At that point, the statists in government will step up, blame greedy insurers for all the failings of Obamacare and offer true gov’t run healthcare as the only solution to keep costs low and ensure that everyone is insured.

    Then the shortage of healthcare providers will hit. But hey, it’s “free” healthcare which is a natural right after all…

  7. No less that Senate Majority Leader Harry Reid says that 0bamacare is just a step toward single-payer.

    Government-run health care IS the goal. At least Sen. Reid was honest enough to admit it.

  8. Got a citation for that Jack? The best I can find is that Reid said he wants a medical system that doesn’t require insurance to access it. I want that too: but that sure as h3ll doesn’t mean I want a single payer system.

    I want a system devoid of fraud where a person (or his insurance provider) is charged the exact same amount for a ‘procedure’ whether they have medical insurance or not. Pricing information should be easily accessible so that I, the consumer, can shop around and make the providers compete in an open/free/fair market.

    The medical industry feels like a complete scam, and don’t you dare set foot in a hospital if you don’t have insurance (or they don’t ‘take’ the insurance you do have).

  9. So how, praytell, are you going to get a medical system that does not require insurance, but is a not “single-payer” (i.e., government-run) medical system?

    How would that work?

    When the cost to the provider depends on whether the patient has insurance, why should the cost to the patient not depend on whether he has insurance?

  10. How are the provider’s costs different if a patient has insurance or not? If anything, the provider should charge patients without insurance LESS because there is no insurance filling overhead.

    Instead, we have a system where the medical provider charges patients without insurance 5-10x more than they would to a patient without insurance.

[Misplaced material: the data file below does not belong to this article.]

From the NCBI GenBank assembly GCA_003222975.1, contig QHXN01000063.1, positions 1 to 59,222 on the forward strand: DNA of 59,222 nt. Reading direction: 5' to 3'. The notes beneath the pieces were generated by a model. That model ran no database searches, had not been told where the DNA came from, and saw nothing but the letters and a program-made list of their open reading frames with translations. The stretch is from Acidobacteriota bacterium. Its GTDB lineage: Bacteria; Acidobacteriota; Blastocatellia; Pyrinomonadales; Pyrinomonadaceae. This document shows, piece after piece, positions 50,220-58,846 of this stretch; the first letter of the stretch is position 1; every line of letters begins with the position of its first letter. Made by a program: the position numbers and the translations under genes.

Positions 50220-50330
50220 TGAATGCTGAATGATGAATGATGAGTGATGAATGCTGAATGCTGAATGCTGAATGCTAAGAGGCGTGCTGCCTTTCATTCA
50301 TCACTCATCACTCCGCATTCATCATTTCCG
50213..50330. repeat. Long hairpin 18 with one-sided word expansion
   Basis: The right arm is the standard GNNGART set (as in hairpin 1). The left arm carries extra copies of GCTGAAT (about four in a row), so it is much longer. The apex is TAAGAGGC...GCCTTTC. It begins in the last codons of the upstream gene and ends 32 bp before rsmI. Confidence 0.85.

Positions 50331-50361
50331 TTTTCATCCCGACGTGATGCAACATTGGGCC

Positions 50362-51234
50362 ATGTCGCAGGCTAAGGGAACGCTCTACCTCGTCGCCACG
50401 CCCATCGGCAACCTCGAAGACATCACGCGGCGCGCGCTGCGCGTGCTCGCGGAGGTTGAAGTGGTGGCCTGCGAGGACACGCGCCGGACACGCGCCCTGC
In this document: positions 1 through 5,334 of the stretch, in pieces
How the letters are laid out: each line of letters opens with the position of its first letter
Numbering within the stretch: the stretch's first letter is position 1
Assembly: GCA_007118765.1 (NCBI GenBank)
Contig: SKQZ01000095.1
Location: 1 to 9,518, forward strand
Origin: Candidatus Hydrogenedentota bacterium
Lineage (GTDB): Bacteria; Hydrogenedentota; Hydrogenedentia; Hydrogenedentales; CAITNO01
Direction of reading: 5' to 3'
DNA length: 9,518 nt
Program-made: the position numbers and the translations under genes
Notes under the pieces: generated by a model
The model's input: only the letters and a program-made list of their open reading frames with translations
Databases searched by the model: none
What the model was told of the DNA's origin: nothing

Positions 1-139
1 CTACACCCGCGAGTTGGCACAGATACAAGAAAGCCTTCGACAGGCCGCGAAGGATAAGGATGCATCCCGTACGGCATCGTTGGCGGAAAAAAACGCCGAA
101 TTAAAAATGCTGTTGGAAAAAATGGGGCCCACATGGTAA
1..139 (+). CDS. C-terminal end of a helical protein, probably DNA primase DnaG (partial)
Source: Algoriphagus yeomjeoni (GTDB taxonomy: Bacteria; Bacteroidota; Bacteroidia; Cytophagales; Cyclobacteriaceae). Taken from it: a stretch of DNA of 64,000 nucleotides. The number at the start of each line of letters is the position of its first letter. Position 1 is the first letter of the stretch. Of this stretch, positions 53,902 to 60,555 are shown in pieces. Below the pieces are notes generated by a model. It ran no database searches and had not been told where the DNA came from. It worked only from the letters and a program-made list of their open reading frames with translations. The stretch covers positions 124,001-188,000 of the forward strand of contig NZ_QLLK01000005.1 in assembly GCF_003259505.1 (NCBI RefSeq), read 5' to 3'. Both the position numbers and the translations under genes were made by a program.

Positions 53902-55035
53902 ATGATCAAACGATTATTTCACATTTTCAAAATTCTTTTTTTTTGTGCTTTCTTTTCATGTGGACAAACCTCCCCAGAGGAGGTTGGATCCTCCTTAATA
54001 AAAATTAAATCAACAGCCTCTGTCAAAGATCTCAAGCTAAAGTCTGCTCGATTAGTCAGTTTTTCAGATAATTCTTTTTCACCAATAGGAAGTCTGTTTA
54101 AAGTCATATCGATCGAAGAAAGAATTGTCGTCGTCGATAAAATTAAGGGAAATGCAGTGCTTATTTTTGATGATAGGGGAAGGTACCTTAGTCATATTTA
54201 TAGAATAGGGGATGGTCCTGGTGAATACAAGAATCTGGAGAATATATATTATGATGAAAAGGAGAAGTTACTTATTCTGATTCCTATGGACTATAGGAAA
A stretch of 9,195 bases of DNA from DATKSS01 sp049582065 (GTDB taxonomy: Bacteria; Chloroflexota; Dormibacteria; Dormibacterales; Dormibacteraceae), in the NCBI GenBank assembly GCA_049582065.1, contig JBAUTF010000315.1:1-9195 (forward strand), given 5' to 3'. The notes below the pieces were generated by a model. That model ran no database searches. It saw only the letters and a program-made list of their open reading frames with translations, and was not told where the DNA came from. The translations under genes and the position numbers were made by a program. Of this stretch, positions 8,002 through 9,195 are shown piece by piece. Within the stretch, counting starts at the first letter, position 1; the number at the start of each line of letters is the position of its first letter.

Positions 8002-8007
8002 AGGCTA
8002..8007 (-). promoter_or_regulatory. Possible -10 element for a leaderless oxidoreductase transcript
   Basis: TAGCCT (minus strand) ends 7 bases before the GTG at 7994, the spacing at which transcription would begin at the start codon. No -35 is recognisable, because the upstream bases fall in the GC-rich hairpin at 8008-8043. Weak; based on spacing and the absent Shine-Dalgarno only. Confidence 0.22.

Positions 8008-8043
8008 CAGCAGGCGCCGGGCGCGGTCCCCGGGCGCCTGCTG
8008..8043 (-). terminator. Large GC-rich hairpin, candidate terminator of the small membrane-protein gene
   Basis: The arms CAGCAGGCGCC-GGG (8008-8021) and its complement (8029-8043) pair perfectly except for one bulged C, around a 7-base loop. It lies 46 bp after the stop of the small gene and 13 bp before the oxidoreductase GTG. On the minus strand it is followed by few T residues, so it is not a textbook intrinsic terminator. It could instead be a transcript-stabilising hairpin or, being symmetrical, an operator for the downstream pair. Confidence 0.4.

It always makes be laugh when I hear a doctor claiming that insurance companies are the problem with skyrocketing medical costs. The providers are the problem with their “take him for all he’s worth” billing practices when you don’t have an insurance company keeping the doctors in check.

    You asked how this system would work — it is simple: doctors need to charge the same rates whether you have insurance or not.

  11. “Instead, we have a system where the medical provider charges patients without insurance 5-10x more than they would to a patient without insurance.”

    Oops, typo above. It should read:

    “Instead, we have a system where the medical provider charges patients without insurance 5-10x more than they would to a patient WITH insurance.”

  12. I have been seeing the same doctor for most of my life. I have also had periods of time where I was uninsured.

    Whenever I went to see him for the same type of service (physicals, reoccurring bronchitis, etc.), my bill was always the same. The difference was how much I was initially billed to pay out of pocket. If I offered payment in full at the time of service and let the office know I was uninsured, the bill would dramatically drop. When I inquired as to why, it was due to having to inflate costs because insurance pays out pennies on the dollar for covered charges. Inflating the costs was the only way to cover the actual expense incurred by the office. The “cash discount” price would be what would be charged to everyone if the insurance companies didn’t play games trying to reduce their payments.

  13. Adam got lucky. There are plenty of horror stories on the net where people talk about the insane prices that people are charged when they don’t have insurance or are flagged “out of network”.

    A few years back when my daughter had braces, my company dropped orthodontic care from the dental plan 1 year into her multi-year treatment. I had already paid my part (in full) of the treatment the year prior.

    The orthodontic office billed me for the money they were no longer getting (monthly) from the insurance company (which is logical) PLUS AN ADDITIONAL $1,500 because they said I no longer had a “contacted” rate anymore.

    These people are blood suckers, and you better pay the protection money for insurance.